The deadline has now passed and we are not accepting any more applications for this round.
Three of LCO's 0.4m telescopes
, which hitherto had made observations exclusively of satellites and space debris, are now making science observations. So, if you are an investigator on a project that was granted 0.4m-time, the scheduler may assign your observation requests to one of these "new" telescopes. The locations, camera codes, and dates of first observations for these telescopes are as follows:
- Siding Spring (Australia); camera = kb97; start date = 2017-06-16.
- Teide (Tenerife); camera = kb88; start date = 2017-06-20.
- Haleakala (Maui); camera = kb82; start date = 2017-06-20.
BANZAI-processing of images from these telescopes has begun, and data are available in the archive.
LCO's new observing portal
is now available! Thanks for your patience while we brought the portal online. We think that you'll like it.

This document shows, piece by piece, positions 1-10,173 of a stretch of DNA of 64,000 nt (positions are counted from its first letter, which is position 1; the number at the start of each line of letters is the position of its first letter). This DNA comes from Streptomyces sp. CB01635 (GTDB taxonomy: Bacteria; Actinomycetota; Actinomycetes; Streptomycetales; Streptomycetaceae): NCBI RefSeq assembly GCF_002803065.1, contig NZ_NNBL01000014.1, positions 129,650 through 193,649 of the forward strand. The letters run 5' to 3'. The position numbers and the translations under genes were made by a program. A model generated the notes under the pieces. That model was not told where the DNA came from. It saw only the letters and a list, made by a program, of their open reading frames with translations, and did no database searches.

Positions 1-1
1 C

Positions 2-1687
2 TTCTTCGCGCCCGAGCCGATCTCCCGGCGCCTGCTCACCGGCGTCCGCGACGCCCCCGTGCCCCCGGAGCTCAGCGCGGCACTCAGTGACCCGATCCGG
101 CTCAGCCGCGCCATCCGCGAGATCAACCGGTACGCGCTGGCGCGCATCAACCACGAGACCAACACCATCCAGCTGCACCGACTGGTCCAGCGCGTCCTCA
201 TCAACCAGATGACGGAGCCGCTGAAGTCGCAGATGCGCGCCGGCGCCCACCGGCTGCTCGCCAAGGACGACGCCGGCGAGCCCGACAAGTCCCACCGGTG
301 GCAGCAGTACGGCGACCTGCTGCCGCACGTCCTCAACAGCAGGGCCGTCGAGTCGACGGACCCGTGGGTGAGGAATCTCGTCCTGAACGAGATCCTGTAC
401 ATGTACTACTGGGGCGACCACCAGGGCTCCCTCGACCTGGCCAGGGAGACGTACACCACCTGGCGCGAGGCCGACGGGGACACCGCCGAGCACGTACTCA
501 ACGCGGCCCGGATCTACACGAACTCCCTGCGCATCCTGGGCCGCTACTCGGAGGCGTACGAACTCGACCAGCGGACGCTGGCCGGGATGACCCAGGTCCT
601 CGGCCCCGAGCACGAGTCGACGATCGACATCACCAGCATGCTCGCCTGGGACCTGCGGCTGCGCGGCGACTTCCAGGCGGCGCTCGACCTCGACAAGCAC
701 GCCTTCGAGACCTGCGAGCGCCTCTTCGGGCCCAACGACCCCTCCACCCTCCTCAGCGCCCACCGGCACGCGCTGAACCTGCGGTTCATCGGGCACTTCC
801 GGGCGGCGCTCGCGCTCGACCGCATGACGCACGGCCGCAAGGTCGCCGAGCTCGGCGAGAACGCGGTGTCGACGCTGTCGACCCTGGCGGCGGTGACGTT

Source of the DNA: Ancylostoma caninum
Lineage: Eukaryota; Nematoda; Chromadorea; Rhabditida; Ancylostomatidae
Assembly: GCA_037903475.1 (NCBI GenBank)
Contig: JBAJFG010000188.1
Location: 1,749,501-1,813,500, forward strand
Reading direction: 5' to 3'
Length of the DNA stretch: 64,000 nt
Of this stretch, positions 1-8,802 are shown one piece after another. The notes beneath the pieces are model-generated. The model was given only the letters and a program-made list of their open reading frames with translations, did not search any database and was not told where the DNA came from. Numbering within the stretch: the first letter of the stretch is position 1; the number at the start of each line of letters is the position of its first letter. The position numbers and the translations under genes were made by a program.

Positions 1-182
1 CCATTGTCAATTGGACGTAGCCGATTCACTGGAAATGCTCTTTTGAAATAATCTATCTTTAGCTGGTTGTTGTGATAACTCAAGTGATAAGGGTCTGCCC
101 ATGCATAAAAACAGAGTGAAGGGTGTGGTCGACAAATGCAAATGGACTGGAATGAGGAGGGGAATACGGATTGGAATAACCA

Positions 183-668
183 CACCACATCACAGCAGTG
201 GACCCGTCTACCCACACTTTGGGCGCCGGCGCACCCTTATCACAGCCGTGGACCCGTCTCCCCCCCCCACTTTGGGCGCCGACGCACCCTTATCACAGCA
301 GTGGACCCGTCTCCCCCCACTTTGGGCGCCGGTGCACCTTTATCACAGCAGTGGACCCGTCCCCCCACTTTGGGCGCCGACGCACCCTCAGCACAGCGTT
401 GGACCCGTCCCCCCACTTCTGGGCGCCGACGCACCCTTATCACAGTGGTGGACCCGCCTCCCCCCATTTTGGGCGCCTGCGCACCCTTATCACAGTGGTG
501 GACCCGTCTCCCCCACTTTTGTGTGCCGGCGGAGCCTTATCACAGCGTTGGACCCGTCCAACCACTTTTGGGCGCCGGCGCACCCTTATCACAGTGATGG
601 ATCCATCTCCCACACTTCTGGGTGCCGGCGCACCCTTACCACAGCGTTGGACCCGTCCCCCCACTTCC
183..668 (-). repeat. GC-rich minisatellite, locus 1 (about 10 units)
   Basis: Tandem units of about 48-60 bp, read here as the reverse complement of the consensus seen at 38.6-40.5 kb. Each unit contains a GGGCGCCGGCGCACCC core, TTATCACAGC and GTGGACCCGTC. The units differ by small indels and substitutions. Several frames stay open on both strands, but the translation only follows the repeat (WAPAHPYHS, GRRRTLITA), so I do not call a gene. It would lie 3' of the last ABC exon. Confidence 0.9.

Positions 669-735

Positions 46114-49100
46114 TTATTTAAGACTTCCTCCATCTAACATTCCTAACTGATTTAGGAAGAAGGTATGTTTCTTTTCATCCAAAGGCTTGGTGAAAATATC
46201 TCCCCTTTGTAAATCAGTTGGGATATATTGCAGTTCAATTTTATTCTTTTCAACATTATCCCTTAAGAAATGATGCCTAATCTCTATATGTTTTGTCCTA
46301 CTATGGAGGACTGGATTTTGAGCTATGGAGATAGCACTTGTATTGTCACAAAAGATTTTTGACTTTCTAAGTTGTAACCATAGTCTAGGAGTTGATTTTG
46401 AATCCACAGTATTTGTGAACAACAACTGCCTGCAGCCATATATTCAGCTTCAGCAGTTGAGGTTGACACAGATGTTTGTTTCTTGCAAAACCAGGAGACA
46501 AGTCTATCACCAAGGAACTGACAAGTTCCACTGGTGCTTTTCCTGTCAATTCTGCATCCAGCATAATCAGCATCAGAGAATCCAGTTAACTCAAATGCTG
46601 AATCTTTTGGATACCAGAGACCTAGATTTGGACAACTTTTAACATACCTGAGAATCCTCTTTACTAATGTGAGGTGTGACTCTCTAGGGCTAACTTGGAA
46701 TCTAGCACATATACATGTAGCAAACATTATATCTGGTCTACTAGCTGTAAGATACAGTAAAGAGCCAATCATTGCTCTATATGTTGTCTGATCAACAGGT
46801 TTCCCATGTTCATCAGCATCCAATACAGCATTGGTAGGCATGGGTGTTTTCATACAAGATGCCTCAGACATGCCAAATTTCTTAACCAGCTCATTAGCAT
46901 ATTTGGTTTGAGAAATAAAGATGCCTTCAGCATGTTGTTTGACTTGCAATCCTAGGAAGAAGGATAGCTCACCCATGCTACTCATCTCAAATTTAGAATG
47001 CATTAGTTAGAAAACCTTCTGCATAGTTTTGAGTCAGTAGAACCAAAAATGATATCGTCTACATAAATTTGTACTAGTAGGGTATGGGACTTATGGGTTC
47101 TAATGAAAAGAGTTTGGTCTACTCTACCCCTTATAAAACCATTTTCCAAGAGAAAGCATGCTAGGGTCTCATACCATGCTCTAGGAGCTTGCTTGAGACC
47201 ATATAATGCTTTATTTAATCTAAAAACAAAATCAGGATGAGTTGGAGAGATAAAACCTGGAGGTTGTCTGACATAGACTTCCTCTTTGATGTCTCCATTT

In June, LCO will unveil a new observing portal, the interface through which you interact with the Network. This new portal has been developed (under the codename "Valhalla") over many months. We expect that the re-designed portal will be easier for you to use: to compose observation requests, to check the status of those requests, to retrieve your data, and to monitor the hours remaining for your science project. The big change for us here at LCO is that the new portal will be easier for our software team to maintain and improve.
We recently discovered an error in our BANZAI data pipeline. In the source catalogs (i.e. the .CAT extensions) that accompany the reduced images, the set of FLUXAPER* keywords are used to indicate the source fluxes within circular apertures of * arcseconds in diameter. For example, FLUXAPER3 is the source flux in a 3-arcsec diameter aperture. ----- The error in the pipeline was that the fluxes were being calculated within circular apertures of * pixels (rather than arcseconds) in diameter. So, in the example above, FLUXAPER3 was actually the source flux in a 3-pixel diameter aperture, even though the description in the header said 3-arcsecond diameter.